Exposure to tobacco smoke quickly damages blood vessels throughout the body and makes blood more likely to clot.
The chemicals in tobacco smoke damage the delicate lining of the lungs and can cause permanent damage that reduces the ability of the lungs to exchange air efficiently.
How does tobacco use affect the human body?
Smoking tobacco damages your heart and blood vessels (cardiovascular system), increasing your risk of heart disease and stroke. It’s a major cause of coronary heart disease, which can lead to a heart attack. Smoking causes high blood pressure, lowers your ability to exercise, and makes your blood more likely to clot.
How long do you have to smoke to cause damage?
Smoking for less than one week can inhibit your lungs’ performance. It doesn’t take long for smoking’s effects to damage the body. Actually, it only takes about five to seven days. Since a cigarette fills your lungs with dangerous chemicals, the lungs can’t make a full recovery.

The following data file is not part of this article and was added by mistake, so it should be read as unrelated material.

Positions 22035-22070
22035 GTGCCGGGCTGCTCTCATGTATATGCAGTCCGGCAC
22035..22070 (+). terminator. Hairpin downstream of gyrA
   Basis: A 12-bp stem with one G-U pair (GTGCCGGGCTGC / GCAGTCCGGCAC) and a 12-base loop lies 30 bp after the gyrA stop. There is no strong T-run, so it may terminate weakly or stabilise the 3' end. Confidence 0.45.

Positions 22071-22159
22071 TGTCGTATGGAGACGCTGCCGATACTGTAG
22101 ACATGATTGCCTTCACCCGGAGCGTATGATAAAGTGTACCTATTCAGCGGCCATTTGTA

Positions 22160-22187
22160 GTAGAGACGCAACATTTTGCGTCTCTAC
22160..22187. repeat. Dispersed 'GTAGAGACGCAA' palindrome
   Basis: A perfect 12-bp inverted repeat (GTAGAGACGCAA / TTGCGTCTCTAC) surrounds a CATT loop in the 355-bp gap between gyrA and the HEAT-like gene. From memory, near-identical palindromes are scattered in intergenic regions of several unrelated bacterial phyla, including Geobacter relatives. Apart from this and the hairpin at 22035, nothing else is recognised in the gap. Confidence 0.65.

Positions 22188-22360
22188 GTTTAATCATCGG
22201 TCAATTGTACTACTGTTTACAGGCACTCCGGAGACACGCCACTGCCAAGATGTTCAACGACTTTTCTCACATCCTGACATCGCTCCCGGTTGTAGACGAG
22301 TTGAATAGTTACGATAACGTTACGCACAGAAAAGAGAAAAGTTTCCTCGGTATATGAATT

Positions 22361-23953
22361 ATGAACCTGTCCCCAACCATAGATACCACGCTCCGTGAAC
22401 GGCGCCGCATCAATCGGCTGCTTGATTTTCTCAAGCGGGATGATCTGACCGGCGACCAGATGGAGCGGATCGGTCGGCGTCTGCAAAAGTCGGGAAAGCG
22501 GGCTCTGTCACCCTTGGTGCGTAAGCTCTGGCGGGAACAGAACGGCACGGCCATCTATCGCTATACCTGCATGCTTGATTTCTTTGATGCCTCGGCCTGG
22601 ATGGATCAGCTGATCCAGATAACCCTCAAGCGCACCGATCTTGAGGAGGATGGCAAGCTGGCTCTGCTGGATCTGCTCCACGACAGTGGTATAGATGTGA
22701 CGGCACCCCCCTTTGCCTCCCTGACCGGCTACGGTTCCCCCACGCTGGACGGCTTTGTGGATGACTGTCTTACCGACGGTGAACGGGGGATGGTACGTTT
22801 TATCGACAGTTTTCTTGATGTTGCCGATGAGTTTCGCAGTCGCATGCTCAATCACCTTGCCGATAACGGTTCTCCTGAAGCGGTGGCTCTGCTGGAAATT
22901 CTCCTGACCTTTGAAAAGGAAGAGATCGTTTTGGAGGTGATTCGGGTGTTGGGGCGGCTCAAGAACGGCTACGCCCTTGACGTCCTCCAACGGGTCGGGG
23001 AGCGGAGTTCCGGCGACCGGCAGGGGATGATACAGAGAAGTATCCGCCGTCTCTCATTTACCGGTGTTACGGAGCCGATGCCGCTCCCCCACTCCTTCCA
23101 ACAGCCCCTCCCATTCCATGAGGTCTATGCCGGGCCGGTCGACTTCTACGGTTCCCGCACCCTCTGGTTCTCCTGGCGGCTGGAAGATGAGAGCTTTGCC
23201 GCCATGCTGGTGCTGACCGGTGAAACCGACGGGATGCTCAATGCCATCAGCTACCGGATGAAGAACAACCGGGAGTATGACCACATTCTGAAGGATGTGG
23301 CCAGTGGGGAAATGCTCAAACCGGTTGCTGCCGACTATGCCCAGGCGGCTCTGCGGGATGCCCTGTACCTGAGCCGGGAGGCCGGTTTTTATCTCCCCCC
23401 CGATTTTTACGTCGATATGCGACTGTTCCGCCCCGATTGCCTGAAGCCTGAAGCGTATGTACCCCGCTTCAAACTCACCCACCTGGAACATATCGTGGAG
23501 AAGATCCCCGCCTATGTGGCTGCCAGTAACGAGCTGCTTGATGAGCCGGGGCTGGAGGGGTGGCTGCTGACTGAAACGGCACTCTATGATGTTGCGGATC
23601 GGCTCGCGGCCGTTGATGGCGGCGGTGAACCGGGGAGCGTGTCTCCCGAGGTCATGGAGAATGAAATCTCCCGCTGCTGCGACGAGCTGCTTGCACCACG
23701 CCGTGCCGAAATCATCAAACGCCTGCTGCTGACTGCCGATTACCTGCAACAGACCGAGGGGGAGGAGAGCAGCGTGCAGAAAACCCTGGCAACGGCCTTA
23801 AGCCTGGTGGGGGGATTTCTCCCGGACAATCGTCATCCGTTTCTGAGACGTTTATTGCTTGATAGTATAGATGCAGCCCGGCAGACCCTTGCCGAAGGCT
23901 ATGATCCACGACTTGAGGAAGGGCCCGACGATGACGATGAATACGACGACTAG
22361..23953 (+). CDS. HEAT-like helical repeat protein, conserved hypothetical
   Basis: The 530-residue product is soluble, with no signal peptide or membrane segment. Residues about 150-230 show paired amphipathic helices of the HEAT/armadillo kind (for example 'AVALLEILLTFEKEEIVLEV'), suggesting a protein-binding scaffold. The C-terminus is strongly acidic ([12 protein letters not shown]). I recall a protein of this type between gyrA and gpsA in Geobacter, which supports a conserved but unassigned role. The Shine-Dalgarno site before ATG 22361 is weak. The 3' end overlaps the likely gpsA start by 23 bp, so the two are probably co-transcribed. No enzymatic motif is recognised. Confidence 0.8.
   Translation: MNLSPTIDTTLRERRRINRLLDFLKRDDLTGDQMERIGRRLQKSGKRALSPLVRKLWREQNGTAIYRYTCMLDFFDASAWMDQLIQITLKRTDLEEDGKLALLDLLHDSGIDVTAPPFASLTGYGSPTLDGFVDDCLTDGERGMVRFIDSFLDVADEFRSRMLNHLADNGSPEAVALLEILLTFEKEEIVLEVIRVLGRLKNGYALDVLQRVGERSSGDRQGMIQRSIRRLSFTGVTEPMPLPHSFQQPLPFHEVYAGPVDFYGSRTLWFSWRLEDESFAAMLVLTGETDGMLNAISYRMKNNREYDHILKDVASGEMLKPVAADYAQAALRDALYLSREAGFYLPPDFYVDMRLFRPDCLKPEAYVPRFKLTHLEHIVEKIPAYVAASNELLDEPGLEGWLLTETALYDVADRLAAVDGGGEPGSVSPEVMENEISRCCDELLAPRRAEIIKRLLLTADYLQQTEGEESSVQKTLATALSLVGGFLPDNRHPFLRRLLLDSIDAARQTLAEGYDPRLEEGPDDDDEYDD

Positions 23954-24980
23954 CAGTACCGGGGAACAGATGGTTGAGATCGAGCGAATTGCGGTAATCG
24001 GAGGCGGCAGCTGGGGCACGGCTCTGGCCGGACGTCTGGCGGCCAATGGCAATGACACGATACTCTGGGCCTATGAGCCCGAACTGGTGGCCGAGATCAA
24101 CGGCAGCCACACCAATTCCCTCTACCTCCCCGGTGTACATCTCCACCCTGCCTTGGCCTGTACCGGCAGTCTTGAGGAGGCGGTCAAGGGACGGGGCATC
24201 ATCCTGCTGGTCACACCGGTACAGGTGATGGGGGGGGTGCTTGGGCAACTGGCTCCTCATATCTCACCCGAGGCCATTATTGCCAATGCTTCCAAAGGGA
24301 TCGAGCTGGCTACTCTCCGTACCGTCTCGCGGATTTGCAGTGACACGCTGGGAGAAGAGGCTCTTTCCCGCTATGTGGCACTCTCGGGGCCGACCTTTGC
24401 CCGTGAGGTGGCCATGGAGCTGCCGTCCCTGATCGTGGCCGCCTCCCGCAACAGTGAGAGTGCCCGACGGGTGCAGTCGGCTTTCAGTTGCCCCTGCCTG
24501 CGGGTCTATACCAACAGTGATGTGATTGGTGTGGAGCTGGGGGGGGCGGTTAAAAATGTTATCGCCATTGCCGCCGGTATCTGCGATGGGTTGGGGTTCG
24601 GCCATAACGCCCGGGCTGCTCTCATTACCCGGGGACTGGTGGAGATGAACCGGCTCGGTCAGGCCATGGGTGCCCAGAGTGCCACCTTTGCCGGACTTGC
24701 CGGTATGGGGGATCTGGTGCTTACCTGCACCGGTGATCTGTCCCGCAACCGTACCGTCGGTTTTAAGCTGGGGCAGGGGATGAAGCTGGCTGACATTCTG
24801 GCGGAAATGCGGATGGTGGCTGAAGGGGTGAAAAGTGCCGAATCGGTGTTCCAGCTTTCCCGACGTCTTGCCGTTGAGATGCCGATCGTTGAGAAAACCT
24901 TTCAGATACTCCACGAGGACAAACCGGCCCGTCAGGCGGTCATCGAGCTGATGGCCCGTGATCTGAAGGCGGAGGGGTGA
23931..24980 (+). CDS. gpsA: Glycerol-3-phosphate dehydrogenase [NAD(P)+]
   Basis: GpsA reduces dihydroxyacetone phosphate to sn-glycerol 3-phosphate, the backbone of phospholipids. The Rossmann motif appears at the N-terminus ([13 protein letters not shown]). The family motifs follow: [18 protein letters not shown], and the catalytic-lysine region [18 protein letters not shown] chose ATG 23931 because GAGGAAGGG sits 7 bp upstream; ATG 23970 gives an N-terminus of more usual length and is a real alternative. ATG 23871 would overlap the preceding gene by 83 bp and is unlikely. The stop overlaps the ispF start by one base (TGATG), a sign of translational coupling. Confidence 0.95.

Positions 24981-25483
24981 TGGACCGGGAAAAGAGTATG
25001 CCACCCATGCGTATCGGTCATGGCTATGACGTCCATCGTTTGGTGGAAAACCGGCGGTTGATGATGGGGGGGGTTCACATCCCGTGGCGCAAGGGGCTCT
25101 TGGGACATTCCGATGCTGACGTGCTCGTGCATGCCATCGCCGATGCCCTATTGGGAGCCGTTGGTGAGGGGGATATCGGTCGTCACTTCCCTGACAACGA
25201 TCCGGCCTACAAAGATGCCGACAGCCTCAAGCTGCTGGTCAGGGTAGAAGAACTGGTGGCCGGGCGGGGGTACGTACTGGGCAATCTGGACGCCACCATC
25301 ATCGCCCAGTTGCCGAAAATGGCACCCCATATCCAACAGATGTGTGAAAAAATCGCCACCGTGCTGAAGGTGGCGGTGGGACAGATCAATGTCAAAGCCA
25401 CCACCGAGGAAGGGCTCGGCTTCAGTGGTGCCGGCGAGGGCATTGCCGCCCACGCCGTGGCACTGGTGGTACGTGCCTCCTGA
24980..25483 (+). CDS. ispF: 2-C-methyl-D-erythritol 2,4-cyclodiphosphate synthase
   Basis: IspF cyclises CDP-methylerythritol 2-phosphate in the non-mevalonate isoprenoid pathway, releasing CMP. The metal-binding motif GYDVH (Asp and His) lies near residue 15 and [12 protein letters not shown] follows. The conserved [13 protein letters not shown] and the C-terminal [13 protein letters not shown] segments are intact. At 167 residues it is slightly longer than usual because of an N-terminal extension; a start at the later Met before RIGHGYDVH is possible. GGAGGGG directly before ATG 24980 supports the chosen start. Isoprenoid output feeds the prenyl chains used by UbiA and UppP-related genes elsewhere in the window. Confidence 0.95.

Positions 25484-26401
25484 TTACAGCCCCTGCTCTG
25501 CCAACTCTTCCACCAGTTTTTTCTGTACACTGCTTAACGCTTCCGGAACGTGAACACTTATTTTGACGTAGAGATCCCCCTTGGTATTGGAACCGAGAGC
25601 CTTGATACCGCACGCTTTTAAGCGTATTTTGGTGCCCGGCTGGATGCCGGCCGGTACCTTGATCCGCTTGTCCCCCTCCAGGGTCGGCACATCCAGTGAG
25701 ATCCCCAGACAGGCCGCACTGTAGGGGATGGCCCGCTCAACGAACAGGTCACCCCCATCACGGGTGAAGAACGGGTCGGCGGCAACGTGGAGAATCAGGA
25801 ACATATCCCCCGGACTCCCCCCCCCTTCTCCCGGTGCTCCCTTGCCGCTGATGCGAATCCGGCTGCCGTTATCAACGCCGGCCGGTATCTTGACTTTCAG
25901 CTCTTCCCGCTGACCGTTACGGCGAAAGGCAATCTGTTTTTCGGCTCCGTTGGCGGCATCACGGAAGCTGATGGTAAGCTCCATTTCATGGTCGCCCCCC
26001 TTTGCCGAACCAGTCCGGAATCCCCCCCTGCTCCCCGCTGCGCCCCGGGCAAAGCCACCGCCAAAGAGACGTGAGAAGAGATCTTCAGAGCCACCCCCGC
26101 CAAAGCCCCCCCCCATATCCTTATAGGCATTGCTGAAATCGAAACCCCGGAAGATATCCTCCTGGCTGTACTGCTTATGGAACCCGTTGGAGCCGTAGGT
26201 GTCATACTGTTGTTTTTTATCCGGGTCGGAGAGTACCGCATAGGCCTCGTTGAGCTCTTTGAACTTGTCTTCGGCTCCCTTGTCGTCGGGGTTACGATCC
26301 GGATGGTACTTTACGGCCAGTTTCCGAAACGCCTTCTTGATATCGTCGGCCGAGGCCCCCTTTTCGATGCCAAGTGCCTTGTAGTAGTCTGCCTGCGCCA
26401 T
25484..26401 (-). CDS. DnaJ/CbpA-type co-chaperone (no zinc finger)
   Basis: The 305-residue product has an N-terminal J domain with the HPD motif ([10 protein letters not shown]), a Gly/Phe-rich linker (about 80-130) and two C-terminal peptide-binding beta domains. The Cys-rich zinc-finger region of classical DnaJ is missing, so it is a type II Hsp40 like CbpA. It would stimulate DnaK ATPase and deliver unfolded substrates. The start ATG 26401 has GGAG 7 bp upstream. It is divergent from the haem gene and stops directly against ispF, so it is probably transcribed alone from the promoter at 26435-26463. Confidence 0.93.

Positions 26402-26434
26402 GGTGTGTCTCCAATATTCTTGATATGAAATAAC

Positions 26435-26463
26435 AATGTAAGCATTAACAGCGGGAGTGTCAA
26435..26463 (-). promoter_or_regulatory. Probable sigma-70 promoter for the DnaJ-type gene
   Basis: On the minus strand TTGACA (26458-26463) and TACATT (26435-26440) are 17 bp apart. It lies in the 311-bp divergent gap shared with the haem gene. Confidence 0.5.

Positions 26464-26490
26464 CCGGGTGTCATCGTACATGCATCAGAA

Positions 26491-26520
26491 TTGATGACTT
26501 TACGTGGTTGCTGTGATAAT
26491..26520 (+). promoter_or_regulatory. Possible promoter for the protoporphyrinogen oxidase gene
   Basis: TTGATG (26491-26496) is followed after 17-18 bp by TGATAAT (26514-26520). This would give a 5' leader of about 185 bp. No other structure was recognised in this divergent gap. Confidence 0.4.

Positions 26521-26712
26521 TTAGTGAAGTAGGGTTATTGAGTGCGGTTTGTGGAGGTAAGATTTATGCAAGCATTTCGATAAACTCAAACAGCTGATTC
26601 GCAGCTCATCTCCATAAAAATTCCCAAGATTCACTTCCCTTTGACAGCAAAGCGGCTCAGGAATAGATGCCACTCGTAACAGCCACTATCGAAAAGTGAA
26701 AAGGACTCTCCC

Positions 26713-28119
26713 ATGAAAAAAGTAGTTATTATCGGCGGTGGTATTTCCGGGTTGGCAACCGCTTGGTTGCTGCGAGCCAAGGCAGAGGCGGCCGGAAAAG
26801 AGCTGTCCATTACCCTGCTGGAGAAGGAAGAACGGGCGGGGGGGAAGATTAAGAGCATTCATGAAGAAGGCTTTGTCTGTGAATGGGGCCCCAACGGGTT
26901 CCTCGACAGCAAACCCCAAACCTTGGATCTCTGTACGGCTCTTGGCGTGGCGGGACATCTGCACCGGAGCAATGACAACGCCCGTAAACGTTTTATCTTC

How do chemicals in cigarettes affect the body?
Smoking cigarettes can damage the heart, blood vessels, and blood cells. The chemicals and tar in cigarettes can increase a person’s risk of atherosclerosis, which is the buildup of plaque in the blood vessels. This buildup limits blood flow and can lead to dangerous blockages.
How does tobacco affect the digestive system?
Smoking contributes to many common disorders of the digestive system, such as heartburn and gastroesophageal reflux disease (GERD), peptic ulcers, and some liver diseases. Smoking increases the risk of Crohn’s disease, colon polyps, and pancreatitis, and it may increase the risk of gallstones.